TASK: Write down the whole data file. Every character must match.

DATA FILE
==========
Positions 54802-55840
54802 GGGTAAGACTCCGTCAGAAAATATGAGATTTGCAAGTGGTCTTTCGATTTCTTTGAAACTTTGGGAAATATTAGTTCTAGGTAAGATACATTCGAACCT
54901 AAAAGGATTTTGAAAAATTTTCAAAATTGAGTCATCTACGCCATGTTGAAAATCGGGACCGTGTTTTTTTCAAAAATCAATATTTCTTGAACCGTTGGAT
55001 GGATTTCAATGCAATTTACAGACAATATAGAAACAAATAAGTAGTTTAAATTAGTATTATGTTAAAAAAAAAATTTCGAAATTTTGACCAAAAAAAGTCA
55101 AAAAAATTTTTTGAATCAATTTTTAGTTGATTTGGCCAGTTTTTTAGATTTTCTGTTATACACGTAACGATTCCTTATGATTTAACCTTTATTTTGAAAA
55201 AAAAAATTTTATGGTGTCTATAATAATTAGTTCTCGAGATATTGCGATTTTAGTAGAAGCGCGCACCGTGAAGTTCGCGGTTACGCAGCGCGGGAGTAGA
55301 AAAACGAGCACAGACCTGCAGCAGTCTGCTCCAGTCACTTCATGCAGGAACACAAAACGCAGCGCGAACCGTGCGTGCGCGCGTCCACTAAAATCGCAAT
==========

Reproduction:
Positions 54802-55840
54802 GGGTAAGACTCCGTCAGAAAATATGAGATTTGCAAGTGGTCTTTCGATTTCTTTGAAACTTTGGGAAATATTAGTTCTAGGTAAGATACATTCGAACCT
54901 AAAAGGATTTTGAAAAATTTTCAAAATTGAGTCATCTACGCCATGTTGAAAATCGGGACCGTGTTTTTTTCAAAAATCAATATTTCTTGAACCGTTGGAT
55001 GGATTTCAATGCAATTTACAGACAATATAGAAACAAATAAGTAGTTTAAATTAGTATTATGTTAAAAAAAAAATTTCGAAATTTTGACCAAAAAAAGTCA
55101 AAAAAATTTTTTGAATCAATTTTTAGTTGATTTGGCCAGTTTTTTAGATTTTCTGTTATACACGTAACGATTCCTTATGATTTAACCTTTATTTTGAAAA
55201 AAAAAATTTTATGGTGTCTATAATAATTAGTTCTCGAGATATTGCGATTTTAGTAGAAGCGCGCACCGTGAAGTTCGCGGTTACGCAGCGCGGGAGTAGA
55301 AAAACGAGCACAGACCTGCAGCAGTCTGCTCCAGTCACTTCATGCAGGAACACAAAACGCAGCGCGAACCGTGCGTGCGCGCGTCCACTAAAATCGCAAT